Crucial to Vogt's point is the distinction between "experimental science" and "historical science". Many scholars involved in the Origins debate have been arguing for some time that there are significant methodological differences between physics and chemistry (empirical sciences) and historical geology and evolutionary biology (historical sciences). It has been noted on numerous occasions that many evolutionists like to champion empirical science and then claim, using Popper's criterion) that the thinking of their opponents is unjustifiable. Consequently, Vogt's contribution makes a really interesting contribution to debate, because he demonstrates in a compelling way that evolutionary biologists face the same charge of adopting unfalsifiable methodologies. He shows that the cladistic approach rests on metaphysical foundations and the outputs of the method are heavily dependent on the assumptions input by the researchers.
Anyone familiar with origins debates will realise that cladistics is a special case of a general principle. So-called proofs of evolutionary transformation are only convincing to those who presuppose common ancestry. The debates within evolutionary circles are always about specifics: the broader issues are not debated because they have an axiomatic status. So, evolutionary theorists do not have the mental tools that would allow them to disprove common ancestry, or whether design inferences are warranted. Consequently, it is not unreasonable to conclude, from the perspective of empirical science, that proposed evolutionary scenarios represent not "scientific but metaphysical hypotheses".
The unfalsifiability of cladograms and its consequences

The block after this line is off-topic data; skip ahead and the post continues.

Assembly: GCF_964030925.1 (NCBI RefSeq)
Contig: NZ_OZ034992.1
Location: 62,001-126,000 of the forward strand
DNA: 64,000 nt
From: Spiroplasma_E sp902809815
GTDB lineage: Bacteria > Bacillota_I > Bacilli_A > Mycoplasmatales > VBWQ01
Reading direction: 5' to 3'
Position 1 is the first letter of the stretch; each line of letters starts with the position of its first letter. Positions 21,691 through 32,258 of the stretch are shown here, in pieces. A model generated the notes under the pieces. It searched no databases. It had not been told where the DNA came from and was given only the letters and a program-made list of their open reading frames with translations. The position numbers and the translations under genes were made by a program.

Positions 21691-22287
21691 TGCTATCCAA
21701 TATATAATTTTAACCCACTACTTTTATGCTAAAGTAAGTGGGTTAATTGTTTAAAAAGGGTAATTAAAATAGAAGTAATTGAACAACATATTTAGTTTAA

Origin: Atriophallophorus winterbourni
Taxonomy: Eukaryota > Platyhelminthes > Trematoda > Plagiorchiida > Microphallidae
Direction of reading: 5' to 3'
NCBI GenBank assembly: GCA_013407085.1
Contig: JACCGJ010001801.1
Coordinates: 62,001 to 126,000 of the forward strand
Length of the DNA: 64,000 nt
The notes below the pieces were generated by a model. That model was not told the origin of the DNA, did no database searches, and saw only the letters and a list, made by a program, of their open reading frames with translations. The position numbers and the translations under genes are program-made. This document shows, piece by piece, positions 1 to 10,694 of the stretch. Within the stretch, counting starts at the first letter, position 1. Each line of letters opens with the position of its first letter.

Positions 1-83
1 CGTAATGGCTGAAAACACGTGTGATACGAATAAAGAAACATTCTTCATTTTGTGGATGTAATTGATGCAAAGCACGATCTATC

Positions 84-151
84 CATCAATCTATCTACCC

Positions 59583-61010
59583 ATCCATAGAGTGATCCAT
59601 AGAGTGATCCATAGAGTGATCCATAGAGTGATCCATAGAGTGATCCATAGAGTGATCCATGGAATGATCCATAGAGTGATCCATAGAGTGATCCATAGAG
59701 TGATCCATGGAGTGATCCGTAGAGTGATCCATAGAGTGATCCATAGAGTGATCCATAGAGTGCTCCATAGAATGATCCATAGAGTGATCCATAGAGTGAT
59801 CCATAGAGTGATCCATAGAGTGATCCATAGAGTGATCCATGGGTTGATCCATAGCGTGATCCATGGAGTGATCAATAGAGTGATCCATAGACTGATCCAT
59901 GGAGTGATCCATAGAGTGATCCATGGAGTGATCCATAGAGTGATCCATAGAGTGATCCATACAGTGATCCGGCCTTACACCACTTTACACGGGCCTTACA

Cladistics, 24(1), February 2008, 62-73 | doi 10.1111/j.1096-0031.2007.00169.x
Abstract: Popper's falsificationism provides the normative reference system in recent discussions regarding theory and methodology of systematics. According to Popper, the falsifiability of a hypothesis represents a necessary precondition for its corroborability. It is shown that cladograms, independent of "strict", "methodological" or "sophisticated" falsification, are not falsifiable in principle. No present observation is prohibited by any tree hypothesis and, thus, no Popperian test of cladograms exists. It is shown that the congruence test, which is commonly said to represent a Popperian test of cladograms, instead tests sets of apomorphy hypotheses. Three different strategies that have been proposed to circumvent this problem are discussed and refuted: (1) referring to Popper's convention to renounce ad hoc maneuvers; (2) referring to Popper's treatment of probability hypotheses; and (3) decoupling corroboration from falsification. As a consequence, within a Popperian framework the unfalsifiability of cladograms implies that cladograms cannot explain any present day observation and, thus, represent metaphysical hypotheses.
However, Popper's falsificationism has been criticized and questioned by many philosophers before and it seems to be about time that phylogeneticists develop their own philosophy of phylogenetics that meets their specific requirements of a historical science that is not seeking for universal laws and regularities, but instead reconstructing particular historical events.